Share12Tweet3Share3Email18 SharesJanuary 3, 2017; Charlotte ObserverA required annual state report on charter schools will be presented to a legislative committee in North Carolina this week, and it generally reflects good news for the state’s charter schools.Charter school attendance in North Carolina has doubled since 2011, when the state removed a 100-school cap. Almost 92,000 students attend charter schools in North Carolina, representing about 6 percent of the state’s 1.5 million students enrolled in public schools. Traditional public school enrollment has remained flat or declined slightly.Alexis Schauss, the state’s director of school business, said the state’s growth is “being absorbed by charter schools and home schooling.”Enrollment in homeschooling in the state is far more difficult to ascertain, with the U.S. Department of Education estimating that 3.4 percent of children are homeschooled, while homeschool advocates dispute the federal methodology and claim far larger numbers. Meanwhile, enrollment in private schools has remained fairly constant at 98,000 students.State officials expected even more rapid growth in charters, which are independent public schools administered by nonprofit boards. The Observer reports that both federal and state officials are exploring ways to expand the number and role of charter schools in the state while efficiently improving or closing charters that fail in their missions. In North Carolina, public school revenues fund operational expenses for charter schools but do not fund school buildings. This makes charters an especially attractive option for school districts with increasing populations, where increased enrollment requires building construction.Charter school growth has been more pronounced in the state’s urban centers. School district reactions to this growth have been decidedly mixed. On the one hand, districts seek to compete by establishing their own themed schools; on the other hand, they worry about the charter schools’ ability to pull students from multiple school districts (or even statewide using online charters) and complicating districts’ geography-based attendance planning.School officials claim that charters serve fewer low-income students, with 30 percent of charter students and 50 percent of traditional students identified as low income. Charter representatives point out that income status is often reported based on students’ participation in the federal school lunch program. Some charter schools don’t participate in the program, so their low-income students aren’t counted or reported in statewide statistics.Easier similarities and differences to identify include attendance by race/ethnicity and academic performance. Charters have more white students (57.1 percent vs. 49.5 percent) and fewer Hispanic students (8.4 percent vs. 16.6 percent) than school districts, according to the report. Black and Asian enrollment was nearly identical, at 26 percent and 3 percent, respectively.The most disturbing statistic in the report is the disparity between charters and traditional public schools in the percentage of college-ready students. According to the Observer article, “The report notes that 38 percent of charter schools had at least 60 percent of students earning college-ready scores on state exams, compared with 5 percent of district schools hitting that mark.”Based on the news article, the state’s annual report has little additional information on school and individual student performance, which is key information necessary to evaluate the relative merits and value of the state’s two competing public school models. There is enough critical and even pejorative research on charters that it seems only prudent for North Carolina to expand its assessment parameters in future state reports.—Michael WylandShare12Tweet3Share3Email18 Shares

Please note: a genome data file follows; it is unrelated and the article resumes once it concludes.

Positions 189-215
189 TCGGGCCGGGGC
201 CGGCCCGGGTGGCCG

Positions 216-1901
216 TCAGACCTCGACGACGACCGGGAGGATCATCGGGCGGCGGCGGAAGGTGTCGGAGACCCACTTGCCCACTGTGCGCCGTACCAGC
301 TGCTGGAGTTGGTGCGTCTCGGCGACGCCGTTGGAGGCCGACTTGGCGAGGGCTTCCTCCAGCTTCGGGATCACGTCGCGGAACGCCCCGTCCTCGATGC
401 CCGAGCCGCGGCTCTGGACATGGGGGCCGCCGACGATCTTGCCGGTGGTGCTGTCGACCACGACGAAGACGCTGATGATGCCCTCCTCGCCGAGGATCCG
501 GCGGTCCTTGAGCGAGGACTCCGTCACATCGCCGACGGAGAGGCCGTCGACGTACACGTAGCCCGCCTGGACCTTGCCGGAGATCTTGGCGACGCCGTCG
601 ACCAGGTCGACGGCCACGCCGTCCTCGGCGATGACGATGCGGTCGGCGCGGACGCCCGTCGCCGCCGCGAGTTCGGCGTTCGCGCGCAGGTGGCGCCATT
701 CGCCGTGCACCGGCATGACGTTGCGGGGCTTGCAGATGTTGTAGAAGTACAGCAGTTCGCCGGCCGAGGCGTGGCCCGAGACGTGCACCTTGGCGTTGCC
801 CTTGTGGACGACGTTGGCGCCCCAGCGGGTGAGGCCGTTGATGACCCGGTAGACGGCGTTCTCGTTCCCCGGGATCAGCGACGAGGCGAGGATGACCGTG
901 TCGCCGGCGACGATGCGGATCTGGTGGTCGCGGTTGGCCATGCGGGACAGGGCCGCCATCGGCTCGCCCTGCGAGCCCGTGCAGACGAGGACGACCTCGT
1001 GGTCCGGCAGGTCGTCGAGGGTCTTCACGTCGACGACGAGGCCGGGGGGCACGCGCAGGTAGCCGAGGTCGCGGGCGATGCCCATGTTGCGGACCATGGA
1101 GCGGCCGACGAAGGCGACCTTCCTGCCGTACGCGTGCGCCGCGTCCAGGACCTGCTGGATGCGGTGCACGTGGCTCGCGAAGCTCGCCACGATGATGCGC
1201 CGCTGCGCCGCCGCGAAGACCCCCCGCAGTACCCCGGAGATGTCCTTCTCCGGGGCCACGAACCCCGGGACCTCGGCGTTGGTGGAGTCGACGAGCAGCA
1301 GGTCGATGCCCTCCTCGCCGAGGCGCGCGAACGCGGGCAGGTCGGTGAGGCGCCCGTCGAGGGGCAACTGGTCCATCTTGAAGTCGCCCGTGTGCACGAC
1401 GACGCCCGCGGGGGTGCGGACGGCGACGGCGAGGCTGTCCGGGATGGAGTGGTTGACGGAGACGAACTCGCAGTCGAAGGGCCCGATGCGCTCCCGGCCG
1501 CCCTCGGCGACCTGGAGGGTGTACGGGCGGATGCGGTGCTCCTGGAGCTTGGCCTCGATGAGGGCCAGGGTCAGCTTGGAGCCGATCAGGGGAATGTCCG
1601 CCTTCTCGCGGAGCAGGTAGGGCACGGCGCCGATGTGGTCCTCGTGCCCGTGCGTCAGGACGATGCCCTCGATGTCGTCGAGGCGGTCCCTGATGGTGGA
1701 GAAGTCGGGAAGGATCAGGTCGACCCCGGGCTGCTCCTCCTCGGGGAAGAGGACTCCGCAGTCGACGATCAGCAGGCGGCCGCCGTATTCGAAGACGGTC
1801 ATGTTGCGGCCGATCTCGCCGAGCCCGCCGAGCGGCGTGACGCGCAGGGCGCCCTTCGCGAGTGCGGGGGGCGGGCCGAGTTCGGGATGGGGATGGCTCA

Share3Tweet15Share2Email20 SharesBy Ramon Corvera (Own work) [CC BY-SA 3.0], via Wikimedia CommonsAugust 3, 2017; WiredIn Argentina, as in the U.S., a handful of corporate media companies control the airwaves. That was very much by design; in 1980, when Argentina was ruled by a military dictatorship, community groups and nonprofits were banned from broadcasting on television and radio. But, though the law is still in place, you can only silence people for so long before they find a way to be heard. And now hundreds of Argentinian communities are offering their own programs, as reported by Wired magazine.“It’s not ideologic,” said Anita Pouchard Serra in a recent Wired interview. “It’s just the point of view of the inhabitants, the people in the street.”Serra spent three years with DTL! Comunicacion Popular, a collective that erects radio towers to enable the voices of poor and working-class communities to be heard.“The radio is a way to create solidarity and collective action,” Serra said in Wired. “It’s an opportunity for them to tell their story.”In the U.S., as we know, the cries of political bias and “fake news” come from even the most powerful. But these community radio stations are about more than filling in one side or another. It’s about allowing whole communities that have been shut out of the dominant media to talk about what it’s important to them. Sometimes that means broadcasting in indigenous languages; sometimes that means covering controversial stories, such as police brutality or the environmental impact of a mining project.“We don’t have authentic public media in Latin America,” Martin A. Becerra, a communications professor at the University of Buenos Aires, said in a Wired interview. “So in order to exercise freedom of expression, communities build their own media.”What DTL! Comunicacion Popular does is offer the infrastructure—communication towers and recording studios—that allow communities to build their own media.The collective began about 10 years ago with a single television station in an impoverished neighborhood in Buenos Aires. Since then, Wired magazine reports, it has launched 150 radio stations and 20 television stations. It costs about $2,500 to build a studio and tower that can broadcast a mile in urban areas and 30 miles in the countryside.Community groups in the U.S. should take note. While in the U.S. there is nothing so blatant as a military dictatorship’s unilateral ban of community groups from the airways, the economic landscape for journalism is one of a progressively tighter squeeze in which corporate consolidation has thrived. More than a third of U.S. newspapers have changed ownership since 2004, according to a 2016 study from the University of North Carolina in Chapel Hill. The study found that corporate consolidation also increased. In 2004, the three largest companies owned 487 newspapers. By 2016, that had increased to nearly 900.And when newspapers change hands or simply go up for sale, the focus is rarely on reinvesting in journalism. The norm is cost-cutting to make the businesses more attractive to investors and profitable for shareholders. According to the Poynter Institute, in the last decade, hundreds of newspapers have either shut down or cut back (such as dailies becoming weeklies). The result can be “news deserts,” in which news important to local communities goes unreported.NPQ has reported on efforts to address the lack of diversity in news coverage, such as the Madison 365 project in Wisconsin. Many of the most prominent nonprofit journalism models in the U.S., like ProPublica, seek to find new ways to create and distribute work done by professional journalists. The DTL! approach in Argentina is to engage citizens directly in the production of their news.“When you read about slums in the media, it’s always about violence and drugs,” said Serra, who documented DTL!’s work in a photo series entitled Communication is not a Merchandise. “In the radio they try to show another side. It might be good actions performed by neighbors.”—Nancy YoungShare3Tweet15Share2Email20 Shares